Writing Names in Dust

“Ashes to Ashes.  Dust to Dust.”

I met an Archaeologist recently.

She has been doing “shovel testing”  and has unearthed some ancient artifacts.    One of her most interesting finds to date has been a spear point that is at least 10,000 years old.   She is painstakingly cataloging each tiny bead, each arrowhead, each pottery shard she finds as she scoops earth onto a screen and lets the dust take to the wind.  She told me that during her research, she has found, in addition to small animal and fish bones, the bones of moose..an animal that is rarely seen in this part of the county any more.

The pottery she has found has a name.  It is Brainerd pottery, which I have learned is older than Blackduck pottery.  Each type is unique..with specific markings that make it easy to identify.  She let me hold one of the pieces in my hand.  It wasn’t much to look at….just a piece of gray, dusty earthenware about the size of a book of matches.  But I was connected, for just that moment, to the person who had made the vessel thousands of years ago. I wondered what the vessel had held when it was whole.  Who had stamped the tiny, evenly spaced, marks along the rim?

The shard  I held was unearthed in the front yard  of our cabin at the lake.

Across the road from where the pottery I held was discovered,  there are three unmarked graves on the western bank of the Bowstring River.    The wooden Spirit Houses that once covered them were removed long ago. However,  images of the houses are visible in several photographs kept for generations within my family.  The photos are proof of a final resting place for three people who were born, and then lived, and then didn’t.

What is permanent?  What remains?

A bead here.  A bone there.   An faded, curled photograph.

Sometimes, if we are fortunate, like the Moose…

A Name.

Beautiful Girls

I need a haircut.

No, I really, REALLY need a haircut.  Unfortunately, I am always trying to extend the time between haircuts because I’m cheap.  And I’m in denial.  And I wear my hair short so once it is, by my definition, by even an eighth of an inch, NOT SHORT, I can tell even if nobody else can.   I’m also basically lazy and I love being able to shower, shake my head like a dog, and leave the house.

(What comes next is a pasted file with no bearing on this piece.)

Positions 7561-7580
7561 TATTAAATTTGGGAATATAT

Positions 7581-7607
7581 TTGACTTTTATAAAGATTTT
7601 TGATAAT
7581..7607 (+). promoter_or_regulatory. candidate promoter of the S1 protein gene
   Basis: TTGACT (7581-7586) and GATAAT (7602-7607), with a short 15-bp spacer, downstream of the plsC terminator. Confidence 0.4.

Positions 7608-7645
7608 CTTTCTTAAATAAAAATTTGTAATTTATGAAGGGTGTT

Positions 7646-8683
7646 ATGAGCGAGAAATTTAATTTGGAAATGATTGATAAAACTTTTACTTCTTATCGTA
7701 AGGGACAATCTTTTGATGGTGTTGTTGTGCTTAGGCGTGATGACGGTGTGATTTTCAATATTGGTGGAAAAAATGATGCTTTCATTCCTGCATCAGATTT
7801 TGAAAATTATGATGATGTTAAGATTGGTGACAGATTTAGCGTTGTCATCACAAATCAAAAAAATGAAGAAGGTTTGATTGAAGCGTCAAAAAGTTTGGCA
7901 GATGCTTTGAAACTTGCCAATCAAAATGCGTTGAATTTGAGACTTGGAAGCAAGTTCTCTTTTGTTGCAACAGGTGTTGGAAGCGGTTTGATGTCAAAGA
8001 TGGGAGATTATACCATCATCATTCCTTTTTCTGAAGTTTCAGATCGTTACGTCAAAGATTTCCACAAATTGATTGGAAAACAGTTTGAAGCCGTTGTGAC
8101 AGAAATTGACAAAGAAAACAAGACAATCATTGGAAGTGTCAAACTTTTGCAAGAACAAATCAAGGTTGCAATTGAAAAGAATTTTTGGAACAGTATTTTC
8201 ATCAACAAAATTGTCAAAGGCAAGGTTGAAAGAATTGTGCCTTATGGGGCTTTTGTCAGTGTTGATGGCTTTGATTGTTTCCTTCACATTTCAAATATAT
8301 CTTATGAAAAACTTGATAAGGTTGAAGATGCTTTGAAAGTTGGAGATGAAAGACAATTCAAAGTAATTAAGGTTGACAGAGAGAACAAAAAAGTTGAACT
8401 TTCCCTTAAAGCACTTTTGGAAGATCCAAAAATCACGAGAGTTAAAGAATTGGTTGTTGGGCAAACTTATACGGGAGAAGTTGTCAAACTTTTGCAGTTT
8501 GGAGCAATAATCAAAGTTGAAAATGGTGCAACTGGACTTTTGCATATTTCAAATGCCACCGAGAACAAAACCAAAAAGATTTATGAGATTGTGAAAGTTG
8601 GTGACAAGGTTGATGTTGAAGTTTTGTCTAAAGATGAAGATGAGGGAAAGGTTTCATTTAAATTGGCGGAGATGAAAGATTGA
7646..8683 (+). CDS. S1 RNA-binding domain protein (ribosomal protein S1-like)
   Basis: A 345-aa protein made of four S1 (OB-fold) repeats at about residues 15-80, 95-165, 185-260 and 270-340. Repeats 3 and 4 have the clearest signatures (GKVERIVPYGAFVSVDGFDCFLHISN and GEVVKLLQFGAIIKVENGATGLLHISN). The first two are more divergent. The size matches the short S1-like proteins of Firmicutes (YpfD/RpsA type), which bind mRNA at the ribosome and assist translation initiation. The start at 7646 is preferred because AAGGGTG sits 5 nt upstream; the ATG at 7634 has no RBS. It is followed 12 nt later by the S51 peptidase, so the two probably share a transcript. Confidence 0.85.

I suppose I should also color it, but I refuse to start doing that.  I don’t want to have to go in and have my roots “done” once a month.  This sounds like wayyyyy too much work to me.  Lucky for me, I have kind and tactful friends and family members so they don’t mention the fact that I have gray (grey?) hair.

I am terrified of needles.  So I have wrinkles.  And my butt is a little farther south than it was ten years ago. When I use the super turbo  hand dryer in a public restroom, I’m fascinated by the way my arm skin waves when the air hits it.  I think it would be cool to stand on my head just once to see if the force moved my butt back where it used to be. However, if anyone walked in on me, I don’t think I could explain my research.

I was with friends recently when the conversation turned to cosmetic surgery. One friend said she’d considered it. The reason?  She hates the laugh lines under her eyes. I, on the other hand, adore those tiny lines of hers.  She is a joyful person. Her laugh is infectious.  Those lines signify this for me…I would miss them.

I have friends who diet. I don’t.  When I needed to lose weight, diets never worked for me.  I’d buy all the right foods….eat them for about a week…and then I’d end up reverting back to the same foods that had made me fat in the first place.  I hit a set point about two years ago and now, no matter what I eat, I stay a fairly constant weight.  People who wonder how I stay slim want my secret. Here it is…

Have gallbladder surgery.  Then, try to eat the stuff that you used to eat before your gallbladder disappeared. Then, get sick.

Not fun. Not fun, at all.  But effective.

I was recently at a school concert.  As each group came on stage, I looked at all of the young women.  Tall, short, heavy, thin, blue eyed and fair, dark eyed and ruddy.  Each one unique and  lovely in her own way.   I wondered what was going on inside each girl’s head…what conversations was she having with herself during the concert that was focused on her appearance? How many of those conversations were negative?  At that age, I wanted to be petite instead of long legged.  I wanted dark hair, not light brown.  Brown eyes, not blue.  As females are we programmed to be perpetually dissatisfied? At what point to begin to measure ourselves against each other?  Who, or what is the standard of measurement?

I’m a mom of a young woman.  She is a student and a scholar and a good friend.   She is a wonderfully giving person.  She is honest, and moral, and funny, and strong.   And while she is quite lovely, she cannot take credit for this, nor would I want her to.   She can celebrate the rest, though. She’s working hard to build the woman behind the smile in her photographs.

I am proud of her for understanding this much earlier than I did.

When women of any age are defined only by how they look,  it’s not pretty at all.